Ajit Singh (50), a farmer from Nathana in Bathinda district of Punjab’s Malwa region, sold his 40 quintals ‘kapas/narma’ directly to a ginning unit, which separates cotton from seed, and the owner of this unit purchased it exactly as per the new agri Act without paying any Market Development Fee (MDF), Rural Development Fee (RDF), which is one per cent each, and 2.5 per cent arhtiya (commission agent) charge. In the end, the farmer was paid Rs. 5,300 per quintal for his crop while the MSP for narma is Rs. 5,725 per quintal. The farmer was given Rs. 425 per quintal less payment – or 7.5 per cent less than MSP – as the buying unit argued that the quality of the crop was not up to the mark. Ginners are the main buyers of raw cotton in Punjab.
Ajit is not the only one. A fellow farmer, Gurtej Singh, who sold 20 quintals narma to the same ginner outside the mandi was paid Rs. 5,000 per quintal, which is 12.5 per cent or Rs. 725 per quintal less than the declared MSP. In this case, the ginner paid him less because the farmer came to him via his arhtiya, who charged 2.5 per cent commission per quintal from the purchaser.
In both cases – one of direct sale and other through arhtiya outside the mandi, farmers were paid much below the MSP fixed by the government.
Over the past three weeks, a large number of farmers have sold around 1.30 lakh quintals narma to ginners, private traders in Bathinda, Mansa, Fazilka Mandis, Mukatsar, Barnala and Faridkot mandis and also directly to fetch a good price. But they have only managed to get Rs. 4,600 to Rs. 5,300 per quintal for even their fine quality cotton.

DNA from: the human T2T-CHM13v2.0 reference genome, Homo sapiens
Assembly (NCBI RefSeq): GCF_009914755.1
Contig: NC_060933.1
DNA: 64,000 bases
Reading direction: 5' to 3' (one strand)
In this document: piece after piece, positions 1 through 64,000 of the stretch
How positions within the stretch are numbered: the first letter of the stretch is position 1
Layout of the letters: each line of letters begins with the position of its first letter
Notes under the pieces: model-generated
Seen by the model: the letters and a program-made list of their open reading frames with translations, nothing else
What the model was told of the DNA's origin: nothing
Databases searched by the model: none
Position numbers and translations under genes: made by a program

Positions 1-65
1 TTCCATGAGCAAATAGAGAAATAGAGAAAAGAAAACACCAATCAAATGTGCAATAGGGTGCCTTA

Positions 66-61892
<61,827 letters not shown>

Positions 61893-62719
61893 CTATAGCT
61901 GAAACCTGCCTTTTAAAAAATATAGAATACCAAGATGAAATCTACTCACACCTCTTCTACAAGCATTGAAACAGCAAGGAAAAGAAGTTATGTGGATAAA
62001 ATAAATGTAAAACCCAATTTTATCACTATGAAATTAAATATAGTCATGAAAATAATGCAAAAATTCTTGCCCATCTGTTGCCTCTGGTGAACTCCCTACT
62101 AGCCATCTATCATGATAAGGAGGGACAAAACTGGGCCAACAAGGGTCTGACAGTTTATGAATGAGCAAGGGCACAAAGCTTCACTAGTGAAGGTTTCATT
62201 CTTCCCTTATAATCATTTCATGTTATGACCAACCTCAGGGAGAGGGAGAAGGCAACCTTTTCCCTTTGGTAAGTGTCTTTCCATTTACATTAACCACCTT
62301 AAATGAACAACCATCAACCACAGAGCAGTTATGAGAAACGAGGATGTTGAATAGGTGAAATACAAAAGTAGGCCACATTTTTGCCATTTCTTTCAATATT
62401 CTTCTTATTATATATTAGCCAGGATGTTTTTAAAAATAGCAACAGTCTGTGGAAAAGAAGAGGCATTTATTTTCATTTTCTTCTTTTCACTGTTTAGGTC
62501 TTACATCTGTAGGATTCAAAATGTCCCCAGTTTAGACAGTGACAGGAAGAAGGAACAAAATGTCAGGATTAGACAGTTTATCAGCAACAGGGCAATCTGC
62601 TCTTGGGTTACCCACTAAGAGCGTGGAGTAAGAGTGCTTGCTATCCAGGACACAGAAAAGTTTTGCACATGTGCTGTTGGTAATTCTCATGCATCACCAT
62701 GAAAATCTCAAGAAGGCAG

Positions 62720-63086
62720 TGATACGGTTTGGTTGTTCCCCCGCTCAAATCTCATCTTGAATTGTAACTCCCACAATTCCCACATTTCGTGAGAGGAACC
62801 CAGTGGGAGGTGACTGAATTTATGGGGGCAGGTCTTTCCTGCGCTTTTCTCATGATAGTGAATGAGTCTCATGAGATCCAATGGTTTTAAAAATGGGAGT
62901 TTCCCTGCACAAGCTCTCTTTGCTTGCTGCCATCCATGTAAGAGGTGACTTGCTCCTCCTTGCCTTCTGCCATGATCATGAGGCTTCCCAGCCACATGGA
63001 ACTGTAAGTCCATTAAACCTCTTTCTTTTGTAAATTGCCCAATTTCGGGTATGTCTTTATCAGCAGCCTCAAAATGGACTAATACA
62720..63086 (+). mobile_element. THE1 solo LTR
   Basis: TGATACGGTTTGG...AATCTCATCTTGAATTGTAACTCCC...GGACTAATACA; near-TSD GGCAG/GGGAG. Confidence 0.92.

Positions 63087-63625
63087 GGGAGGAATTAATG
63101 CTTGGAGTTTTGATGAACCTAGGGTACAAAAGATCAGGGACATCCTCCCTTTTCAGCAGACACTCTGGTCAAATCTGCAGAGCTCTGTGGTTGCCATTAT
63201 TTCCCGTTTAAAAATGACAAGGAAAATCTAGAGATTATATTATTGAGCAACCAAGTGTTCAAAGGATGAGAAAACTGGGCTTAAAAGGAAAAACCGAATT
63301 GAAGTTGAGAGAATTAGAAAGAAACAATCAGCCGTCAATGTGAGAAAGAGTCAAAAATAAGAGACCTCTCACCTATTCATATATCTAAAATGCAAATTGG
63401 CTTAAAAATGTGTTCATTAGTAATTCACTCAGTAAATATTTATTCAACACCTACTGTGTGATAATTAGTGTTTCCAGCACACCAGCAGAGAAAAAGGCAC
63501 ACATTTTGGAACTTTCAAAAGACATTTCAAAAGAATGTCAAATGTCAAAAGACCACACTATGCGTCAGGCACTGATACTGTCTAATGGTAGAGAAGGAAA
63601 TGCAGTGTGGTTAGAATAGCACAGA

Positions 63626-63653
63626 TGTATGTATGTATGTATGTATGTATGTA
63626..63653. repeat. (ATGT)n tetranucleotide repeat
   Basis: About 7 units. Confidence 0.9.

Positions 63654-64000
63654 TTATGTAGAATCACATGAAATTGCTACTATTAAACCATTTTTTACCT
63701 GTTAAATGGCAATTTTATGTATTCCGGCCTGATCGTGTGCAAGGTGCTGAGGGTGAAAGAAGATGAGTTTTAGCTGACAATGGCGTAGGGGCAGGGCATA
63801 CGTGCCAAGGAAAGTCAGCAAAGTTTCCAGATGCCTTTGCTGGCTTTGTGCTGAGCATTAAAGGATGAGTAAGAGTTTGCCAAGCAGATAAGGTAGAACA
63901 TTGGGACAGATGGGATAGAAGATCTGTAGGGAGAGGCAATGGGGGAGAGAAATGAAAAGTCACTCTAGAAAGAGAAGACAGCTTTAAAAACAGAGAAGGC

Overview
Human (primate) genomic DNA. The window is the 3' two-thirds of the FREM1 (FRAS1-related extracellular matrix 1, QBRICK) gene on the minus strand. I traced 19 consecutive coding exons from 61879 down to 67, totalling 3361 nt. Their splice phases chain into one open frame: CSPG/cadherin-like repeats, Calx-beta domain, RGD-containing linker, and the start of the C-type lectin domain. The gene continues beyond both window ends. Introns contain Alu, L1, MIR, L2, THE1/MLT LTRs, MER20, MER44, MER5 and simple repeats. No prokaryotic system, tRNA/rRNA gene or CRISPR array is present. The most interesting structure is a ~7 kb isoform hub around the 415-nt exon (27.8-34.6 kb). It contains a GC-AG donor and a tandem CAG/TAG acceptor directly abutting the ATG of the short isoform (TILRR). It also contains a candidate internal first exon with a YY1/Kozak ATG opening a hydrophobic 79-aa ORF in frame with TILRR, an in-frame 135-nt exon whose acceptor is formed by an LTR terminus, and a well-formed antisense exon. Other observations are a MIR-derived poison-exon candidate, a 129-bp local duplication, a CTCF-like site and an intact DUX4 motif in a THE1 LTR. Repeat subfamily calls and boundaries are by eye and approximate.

Not only cotton growers in the Malwa region of Punjab are facing such losses but in the other region – Majha – of Punjab where PUSA 1509 Basmati arrival is in full swing farmers are fetching Rs. 1,600 to 2,100 per quintal against Rs. 2,700 per quintal last year, while Basmati rate in the international markets is all-time high this year. This is happening despite Punjab government’s reduction in MDF and RDF rates from 2 per cent each to 1 per cent each for Basmati traders and millers, who were demanding level playing field with Haryana where mandi user charges are 1 per cent. The state government has not reduced MDF and RDF rates for cotton.
Farmers also sold maize at Rs. 800-900 per quintal recently in the third region, Doaba, of the state against MSP of Rs. 1,850 set by the Commission for Agriculture Cost and Price (CACP).
Though the Punjab government has already rejected three agri Acts, and also reduced MDF and RDF on Basmati and may follow it in the cotton crop too, there is no visible change in the fate of farmers who are growing crops other than wheat and paddy, which are purchased by the government. These other crops are sold directly to private players or via arhtiyas.
Crops like Basmati, cotton, maize, barley, pulses, oilseeds, guar, etc. are only purchased by the private players barring cotton, which is also purchased by the Cotton Corporation of India (CCI). CCI enters the market if the rate goes significantly below the MSP, it enters in the market to level the market price by purchasing cotton at the MSP with up to 1 per cent to 4 per cent of cuts only against MSP depending upon the moisture in cotton.
In Punjab, CCI entered the market on Monday and purchased 200 quintals cotton at Sangat (Bathinda) and Tappa (Barnala) mandis at the rate of Rs. 5,496 quintal to 5,725 per quintal which is quite above the prevailing market price of narma in Punjab’s mandis. Last year also CCI had purchased 35 per cent of the total 42.60 lakh quintals kapas in Punjab when the rates went down.